The “sharing economy” is, by and large, a spin term for ways the internet facilitates making money off idle resources (unused cars, empty rooms, free time). Not that there’s anything wrong with it, but when someone is making a buck, the term “peer-to-peer” makes a little more sense.
A new site, Nightswapping, gives people an incentive to offer travelers free space in their home by promising them free nights with other users in other cities—paying it forward, as it were. You know, actual sharing. The site is a little over a year old and has 70,000 people swapping homes and in 150 countries, according to a spokesperson.
Does posting mutual reviews on sharing sites turn us into better people?
Couchsurfing started five years before Airbnb. The site is a nomads’ Facebook, where members both offer free space and borrow it, leaving feedback for each other as they wander or welcome. Not that users necessarily go into couchsurfing without expectations.
Nightswapping takes it a step further. In the Nightswapping economy, hosting a nightswapper earns you a night at another nightswapper’s home—so hosting nights = guest nights. If you give, you get. In fact, give a lot and the company provides travel expense vouchers.
The big advantage here: Trading nights doesn’t have to be direct. If you live in Paris, Texas and want to stay in Paris, France, it’s going to be hard to find a Frenchman that wants to come to your town the same time you want to travel. With Nightswapping, you can host a Czech that hosted a Cuban so you can stay in China.
It’s asynchronous sharing, but actual sharing nonetheless, and Nightswapping charges travelers about $10 (it’s in euros) for connecting them with people with space.
Similar schemes have existed before. PlanetMoney did a show that included a babysitting coop where taking care of one couple’s children would earn you hours that other couples in the coop would care for yours.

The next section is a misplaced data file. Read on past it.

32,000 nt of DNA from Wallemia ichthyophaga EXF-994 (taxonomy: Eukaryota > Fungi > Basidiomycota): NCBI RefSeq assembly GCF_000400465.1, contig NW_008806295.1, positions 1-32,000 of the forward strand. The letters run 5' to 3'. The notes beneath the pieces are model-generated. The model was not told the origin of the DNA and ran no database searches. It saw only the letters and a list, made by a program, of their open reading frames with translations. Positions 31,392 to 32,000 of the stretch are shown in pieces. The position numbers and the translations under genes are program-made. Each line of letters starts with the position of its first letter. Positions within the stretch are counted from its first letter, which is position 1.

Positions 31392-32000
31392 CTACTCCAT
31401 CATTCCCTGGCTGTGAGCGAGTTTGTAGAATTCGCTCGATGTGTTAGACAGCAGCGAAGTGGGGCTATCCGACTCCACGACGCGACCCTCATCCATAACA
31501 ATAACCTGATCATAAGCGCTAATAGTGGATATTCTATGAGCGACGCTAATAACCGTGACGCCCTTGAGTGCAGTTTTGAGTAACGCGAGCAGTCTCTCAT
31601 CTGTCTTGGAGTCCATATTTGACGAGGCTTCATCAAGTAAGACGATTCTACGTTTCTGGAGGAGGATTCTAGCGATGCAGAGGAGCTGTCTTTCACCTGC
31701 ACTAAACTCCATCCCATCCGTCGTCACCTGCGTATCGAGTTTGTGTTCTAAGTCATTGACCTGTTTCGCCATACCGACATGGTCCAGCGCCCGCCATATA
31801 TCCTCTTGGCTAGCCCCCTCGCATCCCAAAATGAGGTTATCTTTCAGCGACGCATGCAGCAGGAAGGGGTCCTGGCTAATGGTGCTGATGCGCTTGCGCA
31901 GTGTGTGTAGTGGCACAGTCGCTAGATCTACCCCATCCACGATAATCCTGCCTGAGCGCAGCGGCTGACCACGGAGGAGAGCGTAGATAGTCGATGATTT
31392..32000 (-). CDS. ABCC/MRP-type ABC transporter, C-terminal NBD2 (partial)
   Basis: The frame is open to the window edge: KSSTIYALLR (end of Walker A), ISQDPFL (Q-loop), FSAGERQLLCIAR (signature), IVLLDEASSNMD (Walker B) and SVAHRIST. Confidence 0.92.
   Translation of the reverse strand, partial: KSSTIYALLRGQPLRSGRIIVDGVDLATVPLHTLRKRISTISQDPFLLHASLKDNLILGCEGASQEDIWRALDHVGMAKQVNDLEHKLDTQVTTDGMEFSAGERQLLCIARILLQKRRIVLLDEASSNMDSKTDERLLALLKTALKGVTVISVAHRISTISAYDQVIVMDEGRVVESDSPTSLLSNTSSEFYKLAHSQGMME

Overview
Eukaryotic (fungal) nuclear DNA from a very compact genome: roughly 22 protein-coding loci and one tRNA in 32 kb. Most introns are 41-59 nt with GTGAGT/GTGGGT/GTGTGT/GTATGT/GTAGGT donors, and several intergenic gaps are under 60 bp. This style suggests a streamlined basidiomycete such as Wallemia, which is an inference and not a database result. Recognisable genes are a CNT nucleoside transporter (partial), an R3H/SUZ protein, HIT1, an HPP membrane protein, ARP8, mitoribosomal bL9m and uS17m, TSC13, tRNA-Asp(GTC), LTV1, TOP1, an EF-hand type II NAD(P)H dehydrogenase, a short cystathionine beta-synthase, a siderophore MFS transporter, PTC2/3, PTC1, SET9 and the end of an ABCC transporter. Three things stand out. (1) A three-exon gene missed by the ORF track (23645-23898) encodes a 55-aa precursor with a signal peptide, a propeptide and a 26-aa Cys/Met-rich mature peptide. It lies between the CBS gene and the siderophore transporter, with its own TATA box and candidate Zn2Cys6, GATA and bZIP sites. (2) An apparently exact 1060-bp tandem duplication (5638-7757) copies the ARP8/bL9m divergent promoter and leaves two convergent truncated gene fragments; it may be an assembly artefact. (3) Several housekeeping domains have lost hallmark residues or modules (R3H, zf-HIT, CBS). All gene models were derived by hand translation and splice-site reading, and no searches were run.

Andrew Smales, the founder of an early blogging site called Diaryland, said via email that there’s no reason the internet couldn’t facilitate far more sharing, but “It just needs to be something compelling that a lot of people hear about and go ‘ohhhh yeah, that’s what I want.'” Smales launched a site for asynchronously swapping books and CDs in the mid-2000s, called Swappingtons. When it started to blow up, managing the community became too much for him to handle and there weren’t VCs in that era game to invest (Smales is a serial bootstrapper who’s walked away from investor overtures). So he stopped, Swappingtons went into a slow spiral and he let the domain expire.
Swappingtons had to address a problem shared by Nightswapping: items exchanged that have different values. For example, staying in a private room overlooking Central Park isn’t the same as sleeping on some kids upper bunk in a row house past the Philadelphia airport. But Nightswapping has a complex system for assessing equivalency. Plus, you can buy nights using the system (which is probably necessary for new users to get started).
As peer-to-peer giants show their true colors and the sharing utopia shows its corporate face, it’s worth giving a new startup some time to build a space in which those that want to can sing a little Kumbaya together.